volve around the amelioration of internal resource con-
Academics and policy makers rarely understate straints or competency gaps. In other words, a firm’s
the importance of industrial innovation. In a world capacity for innovation will inevitably be enhanced
where such consensuses are rare, the common view by the extended knowledge base, and cost and risk
holds that, ‘[i]n all highly-industrialised nations the sharing, offered through extensive linkages with ex-
long-term growth of business and (thus) of regions ternal agency (e.g. suppliers, customers, competitors,
[and, one may safely assume, nations] stems from universities, public agencies and so on) (see Rothwell
their ability to continually develop and produce in- (1991) and Freel (2000) for a more detailed discus-
novative products’ (Sternberg, 2000, p. 391). Indeed, sion). This view, that no firm may function efficiently
Chris Freeman, the doyen of innovation theorists, as an island entire of itself, has become somewhat ax-
goes further; suggesting that ‘. . . not to innovate is to iomatic and has, in its turn, considerably influenced
die’ (Freeman and Soete, 1997, p. 266). Whilst one European industrial policy. For instance, amongst its
may quibble about the appropriateness of such im- principal conclusions, the most recent UK Competi-
peratives, it is nonetheless clear that innovations, of tiveness White Paper noted that:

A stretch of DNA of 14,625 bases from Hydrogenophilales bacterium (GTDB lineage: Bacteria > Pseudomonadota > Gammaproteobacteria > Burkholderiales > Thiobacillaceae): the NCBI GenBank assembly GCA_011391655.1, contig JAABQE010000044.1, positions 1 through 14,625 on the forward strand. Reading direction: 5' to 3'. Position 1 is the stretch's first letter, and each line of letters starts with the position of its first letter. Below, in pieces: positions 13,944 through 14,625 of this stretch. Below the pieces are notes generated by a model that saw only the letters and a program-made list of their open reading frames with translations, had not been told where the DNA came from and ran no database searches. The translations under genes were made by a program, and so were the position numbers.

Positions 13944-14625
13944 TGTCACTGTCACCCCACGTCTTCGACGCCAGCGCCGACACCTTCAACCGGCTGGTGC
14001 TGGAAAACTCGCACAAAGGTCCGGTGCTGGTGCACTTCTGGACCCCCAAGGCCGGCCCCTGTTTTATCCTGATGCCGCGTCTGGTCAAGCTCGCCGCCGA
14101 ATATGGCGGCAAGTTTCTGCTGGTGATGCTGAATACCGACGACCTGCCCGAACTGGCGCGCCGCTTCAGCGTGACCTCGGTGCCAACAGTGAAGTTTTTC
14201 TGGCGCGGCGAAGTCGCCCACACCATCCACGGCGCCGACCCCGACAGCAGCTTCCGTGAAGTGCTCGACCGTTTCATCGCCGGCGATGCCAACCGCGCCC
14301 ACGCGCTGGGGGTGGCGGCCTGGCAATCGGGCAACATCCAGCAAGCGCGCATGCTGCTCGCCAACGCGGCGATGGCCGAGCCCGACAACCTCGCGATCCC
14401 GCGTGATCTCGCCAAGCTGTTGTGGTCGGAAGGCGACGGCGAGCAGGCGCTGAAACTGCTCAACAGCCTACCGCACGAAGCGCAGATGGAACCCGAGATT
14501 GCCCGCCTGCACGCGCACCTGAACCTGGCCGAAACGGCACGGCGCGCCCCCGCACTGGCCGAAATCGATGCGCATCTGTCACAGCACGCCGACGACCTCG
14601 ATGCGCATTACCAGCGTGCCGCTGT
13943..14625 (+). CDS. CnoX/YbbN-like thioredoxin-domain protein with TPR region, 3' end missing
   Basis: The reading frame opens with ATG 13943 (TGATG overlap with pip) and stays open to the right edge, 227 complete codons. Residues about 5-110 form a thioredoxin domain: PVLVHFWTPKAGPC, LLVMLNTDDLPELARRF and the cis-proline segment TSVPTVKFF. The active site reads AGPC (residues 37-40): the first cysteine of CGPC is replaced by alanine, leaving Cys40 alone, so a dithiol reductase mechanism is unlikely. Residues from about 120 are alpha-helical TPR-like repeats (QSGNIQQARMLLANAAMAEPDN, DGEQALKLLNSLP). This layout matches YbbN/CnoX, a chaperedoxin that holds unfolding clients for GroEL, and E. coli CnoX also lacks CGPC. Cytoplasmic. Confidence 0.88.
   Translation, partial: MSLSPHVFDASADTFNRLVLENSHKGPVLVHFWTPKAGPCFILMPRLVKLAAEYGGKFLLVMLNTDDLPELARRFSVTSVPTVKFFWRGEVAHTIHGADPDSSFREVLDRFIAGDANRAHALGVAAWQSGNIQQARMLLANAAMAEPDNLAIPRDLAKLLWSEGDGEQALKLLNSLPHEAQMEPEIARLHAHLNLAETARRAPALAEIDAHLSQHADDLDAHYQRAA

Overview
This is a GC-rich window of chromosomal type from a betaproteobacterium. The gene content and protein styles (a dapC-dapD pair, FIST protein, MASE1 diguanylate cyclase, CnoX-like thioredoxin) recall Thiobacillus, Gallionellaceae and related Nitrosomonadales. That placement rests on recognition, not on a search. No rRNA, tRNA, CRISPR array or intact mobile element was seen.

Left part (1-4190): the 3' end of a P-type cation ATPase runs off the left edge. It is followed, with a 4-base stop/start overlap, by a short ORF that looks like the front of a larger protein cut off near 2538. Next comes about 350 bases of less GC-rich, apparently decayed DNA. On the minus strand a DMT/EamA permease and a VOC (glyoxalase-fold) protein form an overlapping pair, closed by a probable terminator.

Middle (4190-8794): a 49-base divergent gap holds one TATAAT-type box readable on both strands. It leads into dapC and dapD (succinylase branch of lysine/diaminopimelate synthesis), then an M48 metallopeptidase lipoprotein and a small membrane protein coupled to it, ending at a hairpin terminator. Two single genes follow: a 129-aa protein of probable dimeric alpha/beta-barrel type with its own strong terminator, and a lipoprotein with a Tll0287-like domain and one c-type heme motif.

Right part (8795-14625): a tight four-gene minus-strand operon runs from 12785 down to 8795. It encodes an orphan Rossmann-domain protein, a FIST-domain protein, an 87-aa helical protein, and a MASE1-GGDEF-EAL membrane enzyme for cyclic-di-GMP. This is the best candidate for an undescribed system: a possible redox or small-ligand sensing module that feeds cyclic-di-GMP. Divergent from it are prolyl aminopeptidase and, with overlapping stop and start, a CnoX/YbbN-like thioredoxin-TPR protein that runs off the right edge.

varying scale and scope, positively impact upon the
Firms may have to collaborate and network more,
performance of firms in aggregate and, by implication,
particularly on new technologies, and strengthen
economies (Geroski and Machin, 1992, 1993). Yet, the
their links to the science and engineering base, shar-
dominant network theory of innovation, in its many
ing equipment and often people. (DTI, 1998, p. 29)
incarnations (cf. Håkansson, 1987; Maillat, 1995;
Florida, 1995; Baptista and Swann, 1998; Cooke and Indeed, casual observation would suggest that UK
Morgan, 1998; Oughton and Whittam, 1997), holds competitiveness policy, throughout the 1990s, has
that individual firms are seldom capable of innovating been premised, to a greater extent, upon the belief
independently, and never innovate in a vacuum. that there exist inadequate linkages between firms,
Frequently, advocates of network approaches to in- and between industry and the science base (Oughton,
novation induced economic development highlight an 1997).
M.S. Freel / Research Policy 32 (2003) 751–770 753

Regardless of the sway held, recent empirical extra-regional links, one is, nonetheless, given to
work by Oerlemans et al. (1998, p. 300) sug- understand that the ‘district’ has geographic bound-
gests an important caveat to the foregoing; that the aries. The models of regional economic development,
network view of innovation ‘. . . overemphasises which have arisen subsequently:
an inter-organisational approach to organisational